Wallace: 50–60% 60–70% 70–80%
Cashin 40–50% 50–60% 60–70%
|Elections in Alabama|
The Alabama gubernatorial election of 1970 was marked by a competitive Democratic primary battle between incumbent moderate Governor Albert Brewer and segregationist former Governor and 1968 independent presidential candidate George Wallace. The Alabama Constitution was amended in 1968, allowing a governor to serve two consecutive terms.
- Albert Brewer, incumbent Governor
- Coleman Brown
- Asa Carter, Ku Klux Klan leader and former Wallace speechwriter
- Jim Folsom, former Governor
- Ralph "Shorty" Price, perennial candidate
- George Wallace, former Governor
- Charles Woods, businessman
Despite Wallace's popularity, Brewer was seen as an early front-runner. Brewer, who had been elected lieutenant governor in 1966, had become governor after the death of Governor Lurleen Wallace, George's wife. A moderate, he became the first gubernatorial candidate since Reconstruction to openly court black voters.  Brewer, hoping to build a broad alliance between blacks and white working class voters, unveiled a progressive platform and accused Wallace of spending too much time outside the state, saying "Alabama needs a full-time governor.". 
Republican President Richard Nixon endorsed Brewer in order to break Wallace's political career and secure Deep South votes for himself in the next presidential election (which could be carried again by Wallace, if he were to run again).
Wallace, whose presidential ambitions would have been destroyed with a defeat, ran a very aggressive and dirty campaign using racist rhetoric while proposing few ideas of his own.  The Wallace campaign aired TV ads with slogans such as "Do you want the black block electing your governor?" and circulated an ad showing a white girl surrounded by seven black boys, with the slogan "Wake Up Alabama! Blacks vow to take over Alabama."  Wallace called Brewer a sissy  and promised not to run for president a third time.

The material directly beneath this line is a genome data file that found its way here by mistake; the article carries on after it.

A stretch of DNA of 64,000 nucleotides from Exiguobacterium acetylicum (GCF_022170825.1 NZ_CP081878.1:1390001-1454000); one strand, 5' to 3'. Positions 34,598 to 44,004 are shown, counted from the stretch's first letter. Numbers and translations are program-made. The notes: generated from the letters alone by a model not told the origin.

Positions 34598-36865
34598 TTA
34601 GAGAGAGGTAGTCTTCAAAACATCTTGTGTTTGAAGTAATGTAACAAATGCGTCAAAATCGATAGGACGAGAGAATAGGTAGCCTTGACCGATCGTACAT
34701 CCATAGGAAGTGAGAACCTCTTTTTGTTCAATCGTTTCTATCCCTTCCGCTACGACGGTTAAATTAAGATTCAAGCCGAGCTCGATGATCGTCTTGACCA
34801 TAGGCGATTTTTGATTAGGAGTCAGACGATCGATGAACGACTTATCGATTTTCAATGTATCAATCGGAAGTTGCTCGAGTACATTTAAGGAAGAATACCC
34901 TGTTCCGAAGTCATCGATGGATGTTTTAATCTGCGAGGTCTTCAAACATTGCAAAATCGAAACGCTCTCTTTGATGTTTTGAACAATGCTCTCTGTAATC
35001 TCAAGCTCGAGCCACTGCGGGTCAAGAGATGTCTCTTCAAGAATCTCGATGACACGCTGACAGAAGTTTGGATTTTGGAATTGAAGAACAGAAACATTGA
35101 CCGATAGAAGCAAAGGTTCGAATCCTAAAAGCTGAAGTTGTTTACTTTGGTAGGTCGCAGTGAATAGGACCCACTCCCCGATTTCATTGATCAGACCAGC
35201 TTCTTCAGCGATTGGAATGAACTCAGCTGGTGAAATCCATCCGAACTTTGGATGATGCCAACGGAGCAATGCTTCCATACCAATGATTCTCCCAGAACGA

Despite Brewer's victory in the first round, he failed to win a majority and was forced into a runoff with Wallace.
At the time, the Democratic primary in Alabama was regarded as more important than the general election, as Alabama was still essentially a one-party state. The Republican Party did not field a candidate, and Wallace easily won the general election.
|NDPA||John L. Cashin, Jr.||125,491||14.68|
|Prohibition||Jerome B. Couch||9,705||1.14|
|Independent||Menter G. Walker||3,534||0.41|
- Rogers, William Warren, et al. Alabama: The History of a Deep South State. Tuscaloosa; The University of Alabama Press, 1994, 576.
- "Archived copy". Archived from the original on 2007-09-28. Retrieved 2006-10-25.CS1 maint: Archived copy as title ( link) Flowers, Steve, "Steve Flowers Inside the Statehouse", October 12, 2005
- Warren, 576
- http://www.decaturdaily.com/decaturdaily/news/060305/wallace.shtml[ permanent dead link] Rawls, Phillip, "Book Rates George Wallace's '70 campaign as the nastiest", Decatur Daily, March 5, 2006
- Rawls, March 5, 2005
- Flowers, 2005